London is split up into nine concentric fare zones, or rings, with the smallest ring (Zone 1) at the centre. The closer you get to the centre of the ring, the higher the fare.
The vast majority of tourists will spend their entire holiday inside Zone 1. That covers everything from Kensington and Paddington in the west, to the Tower of London in the east. It also stretches from Marylebone and King’s Cross in the north, to Waterloo and Lambeth in the south. If you plan to visit Greenwich or Canary Wharf, then that will take you into Zone 2.
If you plan to be making several journeys throughout the day, then you might be better off buying a travelcard rather than paying single fares. These can be bought at most newsagents (those with a blue Oyster Card symbol in the window), or from the ticket machines at the station. These days, most travelcards are places directly onto an Oyster Card, regardless of whether you actually have an Oyster account.
The main advantage in buying an Oyster card is because of the cheaper fares. Prices are always higher if you pay cash. You can see how much you will have to pay by looking at our London train fares page.
An Oyster Card is different from a normal train ticket in that it can be topped up with money. It also stays valid forever. You can therefore fill it up with money at the start of your holiday and use it wherever and whenever you like, topping it up as you go along. We heartily recommend that you invest in an Oyster Card, as not only does it work out cheaper, it’s also the quickest and most convenient way to travel.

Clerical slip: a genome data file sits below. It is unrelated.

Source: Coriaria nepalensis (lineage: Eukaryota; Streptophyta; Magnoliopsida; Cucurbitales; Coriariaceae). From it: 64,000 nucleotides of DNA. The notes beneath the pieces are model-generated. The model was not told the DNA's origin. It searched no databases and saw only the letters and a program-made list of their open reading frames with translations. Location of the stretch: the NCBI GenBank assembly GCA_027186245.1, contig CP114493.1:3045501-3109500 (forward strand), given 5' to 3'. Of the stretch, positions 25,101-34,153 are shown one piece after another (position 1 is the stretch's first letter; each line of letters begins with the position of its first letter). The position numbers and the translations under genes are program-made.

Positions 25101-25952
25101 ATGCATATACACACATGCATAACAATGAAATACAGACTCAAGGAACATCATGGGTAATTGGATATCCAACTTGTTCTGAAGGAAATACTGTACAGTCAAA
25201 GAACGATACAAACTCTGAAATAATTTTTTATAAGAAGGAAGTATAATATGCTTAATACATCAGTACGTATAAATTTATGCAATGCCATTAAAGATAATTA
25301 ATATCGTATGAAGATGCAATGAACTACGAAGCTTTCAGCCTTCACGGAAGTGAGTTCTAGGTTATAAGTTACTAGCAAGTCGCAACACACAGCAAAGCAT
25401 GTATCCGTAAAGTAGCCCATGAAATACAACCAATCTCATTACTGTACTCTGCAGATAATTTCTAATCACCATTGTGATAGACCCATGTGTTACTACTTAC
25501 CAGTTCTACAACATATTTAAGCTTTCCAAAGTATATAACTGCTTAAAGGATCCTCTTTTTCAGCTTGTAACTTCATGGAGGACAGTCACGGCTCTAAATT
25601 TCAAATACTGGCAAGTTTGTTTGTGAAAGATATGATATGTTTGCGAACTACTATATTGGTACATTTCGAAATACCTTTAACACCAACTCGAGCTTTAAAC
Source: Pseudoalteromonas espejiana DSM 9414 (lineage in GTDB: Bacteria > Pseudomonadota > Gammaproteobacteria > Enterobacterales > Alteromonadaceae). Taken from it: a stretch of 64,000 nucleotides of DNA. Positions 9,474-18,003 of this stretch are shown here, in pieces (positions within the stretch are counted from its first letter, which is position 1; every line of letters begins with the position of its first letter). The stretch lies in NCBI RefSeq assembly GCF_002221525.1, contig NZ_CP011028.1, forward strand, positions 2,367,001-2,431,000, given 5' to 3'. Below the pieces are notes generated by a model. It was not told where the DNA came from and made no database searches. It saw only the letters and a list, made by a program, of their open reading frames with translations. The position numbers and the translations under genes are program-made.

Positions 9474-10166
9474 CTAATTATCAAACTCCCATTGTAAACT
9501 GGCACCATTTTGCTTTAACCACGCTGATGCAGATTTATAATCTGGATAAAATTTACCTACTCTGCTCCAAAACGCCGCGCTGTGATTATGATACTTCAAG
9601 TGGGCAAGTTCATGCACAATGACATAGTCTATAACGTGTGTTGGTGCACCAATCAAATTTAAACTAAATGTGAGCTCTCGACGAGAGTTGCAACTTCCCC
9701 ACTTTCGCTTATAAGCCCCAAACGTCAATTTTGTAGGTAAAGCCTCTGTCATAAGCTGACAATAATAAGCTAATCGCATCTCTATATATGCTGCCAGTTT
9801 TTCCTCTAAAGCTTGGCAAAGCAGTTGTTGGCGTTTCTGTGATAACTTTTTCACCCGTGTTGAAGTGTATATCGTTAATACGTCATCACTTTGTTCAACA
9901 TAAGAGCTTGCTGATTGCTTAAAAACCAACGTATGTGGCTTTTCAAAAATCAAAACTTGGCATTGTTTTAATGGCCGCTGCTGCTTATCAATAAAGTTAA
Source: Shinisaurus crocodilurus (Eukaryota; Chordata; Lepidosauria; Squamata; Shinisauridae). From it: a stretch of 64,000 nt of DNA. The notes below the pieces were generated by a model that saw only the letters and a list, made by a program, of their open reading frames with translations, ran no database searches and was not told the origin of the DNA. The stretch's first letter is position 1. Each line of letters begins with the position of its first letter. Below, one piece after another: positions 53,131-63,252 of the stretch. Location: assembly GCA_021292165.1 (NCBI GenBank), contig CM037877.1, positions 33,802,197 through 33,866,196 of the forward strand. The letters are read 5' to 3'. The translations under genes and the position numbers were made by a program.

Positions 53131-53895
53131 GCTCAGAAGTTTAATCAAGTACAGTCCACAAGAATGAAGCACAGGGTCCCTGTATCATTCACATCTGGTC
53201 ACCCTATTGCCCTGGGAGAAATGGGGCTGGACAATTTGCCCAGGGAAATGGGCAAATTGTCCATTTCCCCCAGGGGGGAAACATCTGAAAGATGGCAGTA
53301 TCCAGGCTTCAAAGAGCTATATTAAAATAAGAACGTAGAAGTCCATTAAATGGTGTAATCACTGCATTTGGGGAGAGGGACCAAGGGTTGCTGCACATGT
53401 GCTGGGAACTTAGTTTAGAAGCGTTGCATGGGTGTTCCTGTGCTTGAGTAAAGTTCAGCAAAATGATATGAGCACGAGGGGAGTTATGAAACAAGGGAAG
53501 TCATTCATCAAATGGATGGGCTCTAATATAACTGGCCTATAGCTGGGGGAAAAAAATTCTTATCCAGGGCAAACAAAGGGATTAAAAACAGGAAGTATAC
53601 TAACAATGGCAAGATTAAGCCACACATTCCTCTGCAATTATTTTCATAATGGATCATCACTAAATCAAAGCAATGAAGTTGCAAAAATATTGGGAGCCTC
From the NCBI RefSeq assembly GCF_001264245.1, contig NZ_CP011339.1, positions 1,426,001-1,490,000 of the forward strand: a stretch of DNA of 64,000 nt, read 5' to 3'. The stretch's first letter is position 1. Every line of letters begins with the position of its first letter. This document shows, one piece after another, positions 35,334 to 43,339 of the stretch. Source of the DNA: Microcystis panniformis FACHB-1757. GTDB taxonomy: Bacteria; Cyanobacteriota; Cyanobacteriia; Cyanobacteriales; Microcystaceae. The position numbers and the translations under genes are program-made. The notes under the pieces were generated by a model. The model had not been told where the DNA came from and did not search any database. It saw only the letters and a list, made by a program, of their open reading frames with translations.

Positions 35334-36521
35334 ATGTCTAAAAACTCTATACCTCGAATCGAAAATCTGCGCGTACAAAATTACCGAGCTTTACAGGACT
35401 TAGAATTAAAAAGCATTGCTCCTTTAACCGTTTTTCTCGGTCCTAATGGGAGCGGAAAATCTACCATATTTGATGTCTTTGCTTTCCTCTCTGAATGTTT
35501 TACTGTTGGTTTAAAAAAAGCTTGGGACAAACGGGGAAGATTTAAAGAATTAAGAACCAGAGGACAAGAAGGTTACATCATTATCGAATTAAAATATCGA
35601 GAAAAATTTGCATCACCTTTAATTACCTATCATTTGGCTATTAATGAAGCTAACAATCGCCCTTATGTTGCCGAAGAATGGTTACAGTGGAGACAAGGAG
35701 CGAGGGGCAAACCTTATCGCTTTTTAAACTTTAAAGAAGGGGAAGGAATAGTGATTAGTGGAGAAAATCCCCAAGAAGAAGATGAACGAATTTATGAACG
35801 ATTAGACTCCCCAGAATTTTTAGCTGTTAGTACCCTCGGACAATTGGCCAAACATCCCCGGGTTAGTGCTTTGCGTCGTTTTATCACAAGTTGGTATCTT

Once you have the card, all you have to do is touch it against the big round yellow reader on top of the ticket barrier, and the gate should open to let you through to the other side. The fare will automatically be deducted from your card.
You must remember to touch the card down again when you leave the station at the other end – or you may be overcharged. The computer needs to work out what your journey was, and if you forget to touch down when you leave then it will charge you whatever the maximum journey was on that train.
Note: If you decide not to buy an Oyster card and purchase a paper ticket at the station, then all you have to do is insert it into the bottom slot, face-up. It will then be ejected from a slot at the top. Once you remove the ticket from the top slot, the gate will open. But if the ticket is no longer of any use (because the journey you paid for is over), the ticket will instead be retained by the machine, and the gate will open automatically.
If you lost an item on the tube, call 0845 330 9882, or visit the Lost Property Office at 200 Baker Street. For items lost on an overground train, call 0845 330 9882.
British Transport Police: Tel 0800 405 040, or visit btp.police.uk
Transport for London: Tel 0843 222 1234, or visit tfl.gov.uk
National Rail Enquiries: Tel 0845 748 4950, or visit nationalrail.co.uk (for journeys outside central London)